ID guide | introduced ants

Patterns of spread in biological invasions dominated by long-distance jump dispersal: insights from Argentine ants

Publication Type:Journal Article
Year of Publication:2001
Authors:A. V. Suarez, Holway, D. A., Case, T. J.
Journal:Proceedings of the National Academy of Sciences of the United States of America
Date Published:Jan 30, 2001

*[Invading organisms may spread through local movements giving rise to a diffusion-like process and by long-distance jumps, which are often human-mediated. Using a combination of literature review, museum records, and personal surveys, we reconstruct the invasion history of the Linepithema humile, a widespread invasive species, at 3 spatial scales. Although the inherent dispersal abilities of Argentine ants are limited, in the last century, human-mediated dispersal has resulted in the establishment of this species on 6 continents and on many oceanic islands. Human-mediated jump-dispersal has also been the primary mode of spread at a continental scale within the USA. The spread of the Argentine ant involves 2 discrete modes. Maximum distances spread by colonies undergoing budding reproduction averaged 150-m/year, whereas annual jump-dispersal distances averaged 3 orders of magnitude higher. Invasions that involve multiple dispersal processes, such as those documented here, are undoubtedly common.]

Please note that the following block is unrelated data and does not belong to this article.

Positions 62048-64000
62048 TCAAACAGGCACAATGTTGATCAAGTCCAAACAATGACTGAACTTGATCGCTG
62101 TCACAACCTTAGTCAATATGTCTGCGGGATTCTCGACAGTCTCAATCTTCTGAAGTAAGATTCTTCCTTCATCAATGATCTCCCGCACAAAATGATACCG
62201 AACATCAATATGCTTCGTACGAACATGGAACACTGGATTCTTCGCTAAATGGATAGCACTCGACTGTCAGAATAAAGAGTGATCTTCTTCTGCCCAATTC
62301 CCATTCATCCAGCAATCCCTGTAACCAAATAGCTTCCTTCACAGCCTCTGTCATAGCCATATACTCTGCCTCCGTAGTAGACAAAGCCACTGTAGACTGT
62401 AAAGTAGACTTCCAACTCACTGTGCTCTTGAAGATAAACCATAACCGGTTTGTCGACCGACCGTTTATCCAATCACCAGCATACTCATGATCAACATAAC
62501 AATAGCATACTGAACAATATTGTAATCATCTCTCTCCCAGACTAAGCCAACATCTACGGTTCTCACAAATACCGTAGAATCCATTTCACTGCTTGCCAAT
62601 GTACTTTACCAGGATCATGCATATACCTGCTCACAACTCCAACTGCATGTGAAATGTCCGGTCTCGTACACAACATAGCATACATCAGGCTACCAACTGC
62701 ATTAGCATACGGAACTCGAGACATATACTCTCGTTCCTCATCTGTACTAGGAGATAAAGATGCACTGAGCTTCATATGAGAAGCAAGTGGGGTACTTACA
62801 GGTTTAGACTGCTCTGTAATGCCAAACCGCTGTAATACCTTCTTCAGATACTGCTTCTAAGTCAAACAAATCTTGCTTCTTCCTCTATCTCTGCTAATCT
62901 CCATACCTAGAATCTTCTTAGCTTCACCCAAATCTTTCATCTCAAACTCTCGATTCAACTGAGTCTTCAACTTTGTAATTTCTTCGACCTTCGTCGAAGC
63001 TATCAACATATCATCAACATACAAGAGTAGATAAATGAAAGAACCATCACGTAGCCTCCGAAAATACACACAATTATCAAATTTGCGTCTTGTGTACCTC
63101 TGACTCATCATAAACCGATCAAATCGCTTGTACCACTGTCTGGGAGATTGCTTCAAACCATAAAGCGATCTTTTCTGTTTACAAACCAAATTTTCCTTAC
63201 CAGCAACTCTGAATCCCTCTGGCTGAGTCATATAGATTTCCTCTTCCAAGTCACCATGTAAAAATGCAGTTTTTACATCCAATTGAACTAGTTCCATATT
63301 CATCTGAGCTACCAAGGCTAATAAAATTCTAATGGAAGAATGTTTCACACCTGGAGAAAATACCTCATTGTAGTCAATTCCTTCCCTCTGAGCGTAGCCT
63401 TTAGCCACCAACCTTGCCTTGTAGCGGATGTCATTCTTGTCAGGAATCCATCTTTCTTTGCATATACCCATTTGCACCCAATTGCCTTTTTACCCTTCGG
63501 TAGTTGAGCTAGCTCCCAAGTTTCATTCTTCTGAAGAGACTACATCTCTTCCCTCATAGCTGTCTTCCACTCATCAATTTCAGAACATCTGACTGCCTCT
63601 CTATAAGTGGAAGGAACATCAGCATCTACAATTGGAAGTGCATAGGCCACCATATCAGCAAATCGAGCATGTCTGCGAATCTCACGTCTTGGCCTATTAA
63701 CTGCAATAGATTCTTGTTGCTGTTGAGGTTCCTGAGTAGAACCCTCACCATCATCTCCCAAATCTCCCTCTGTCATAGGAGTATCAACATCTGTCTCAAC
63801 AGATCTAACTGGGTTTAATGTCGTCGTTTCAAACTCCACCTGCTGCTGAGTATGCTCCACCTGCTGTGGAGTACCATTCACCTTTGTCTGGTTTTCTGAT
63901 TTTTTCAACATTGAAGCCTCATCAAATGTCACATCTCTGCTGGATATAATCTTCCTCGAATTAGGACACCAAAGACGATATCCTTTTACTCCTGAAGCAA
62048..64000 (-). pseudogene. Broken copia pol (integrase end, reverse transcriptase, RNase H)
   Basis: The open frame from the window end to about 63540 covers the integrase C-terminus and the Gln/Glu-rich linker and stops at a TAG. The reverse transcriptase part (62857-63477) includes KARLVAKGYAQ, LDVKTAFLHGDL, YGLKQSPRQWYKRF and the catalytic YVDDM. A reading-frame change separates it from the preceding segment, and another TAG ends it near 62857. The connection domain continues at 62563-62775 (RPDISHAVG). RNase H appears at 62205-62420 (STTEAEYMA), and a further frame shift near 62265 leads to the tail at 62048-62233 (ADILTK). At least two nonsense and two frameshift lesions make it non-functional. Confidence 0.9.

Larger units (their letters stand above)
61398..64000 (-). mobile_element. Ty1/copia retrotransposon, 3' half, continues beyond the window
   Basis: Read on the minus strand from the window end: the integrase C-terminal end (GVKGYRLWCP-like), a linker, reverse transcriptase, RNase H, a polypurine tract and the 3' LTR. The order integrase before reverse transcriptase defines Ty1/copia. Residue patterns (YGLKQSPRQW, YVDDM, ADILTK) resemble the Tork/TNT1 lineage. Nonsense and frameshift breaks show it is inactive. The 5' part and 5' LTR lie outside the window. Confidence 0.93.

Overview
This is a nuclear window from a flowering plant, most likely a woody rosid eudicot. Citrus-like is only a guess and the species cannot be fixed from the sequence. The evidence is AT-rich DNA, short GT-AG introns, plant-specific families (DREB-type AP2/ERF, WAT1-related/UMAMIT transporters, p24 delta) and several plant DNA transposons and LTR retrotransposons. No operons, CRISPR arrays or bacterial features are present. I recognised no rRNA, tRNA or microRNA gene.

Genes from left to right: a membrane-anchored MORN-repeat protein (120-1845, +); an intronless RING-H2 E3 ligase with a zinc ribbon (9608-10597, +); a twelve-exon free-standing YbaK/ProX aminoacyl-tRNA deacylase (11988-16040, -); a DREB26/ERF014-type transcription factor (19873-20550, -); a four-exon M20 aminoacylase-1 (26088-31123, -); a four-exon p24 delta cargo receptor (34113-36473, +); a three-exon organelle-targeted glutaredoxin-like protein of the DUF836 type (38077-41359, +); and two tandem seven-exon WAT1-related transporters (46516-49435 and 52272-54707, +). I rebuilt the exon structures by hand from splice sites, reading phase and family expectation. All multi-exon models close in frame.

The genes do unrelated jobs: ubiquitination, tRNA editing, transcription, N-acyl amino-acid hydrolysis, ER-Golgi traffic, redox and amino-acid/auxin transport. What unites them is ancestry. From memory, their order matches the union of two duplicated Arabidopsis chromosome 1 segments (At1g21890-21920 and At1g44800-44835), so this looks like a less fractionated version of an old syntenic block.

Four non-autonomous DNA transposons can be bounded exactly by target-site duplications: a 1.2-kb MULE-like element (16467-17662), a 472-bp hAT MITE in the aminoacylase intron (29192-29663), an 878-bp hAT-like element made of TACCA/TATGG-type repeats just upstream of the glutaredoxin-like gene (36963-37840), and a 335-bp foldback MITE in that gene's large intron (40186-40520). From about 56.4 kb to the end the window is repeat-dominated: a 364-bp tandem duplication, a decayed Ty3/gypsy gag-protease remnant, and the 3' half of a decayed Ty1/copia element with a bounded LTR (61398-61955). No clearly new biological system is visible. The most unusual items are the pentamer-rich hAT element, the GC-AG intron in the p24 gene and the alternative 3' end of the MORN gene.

Alternate Journal:Proc. Natl. Acad. Sci. U.S.A.
Scratchpads developed and conceived by (alphabetical): Ed Baker, Katherine Bouton Alice Heaton Dimitris Koureas, Laurence Livermore, Dave Roberts, Simon Rycroft, Ben Scott, Vince Smith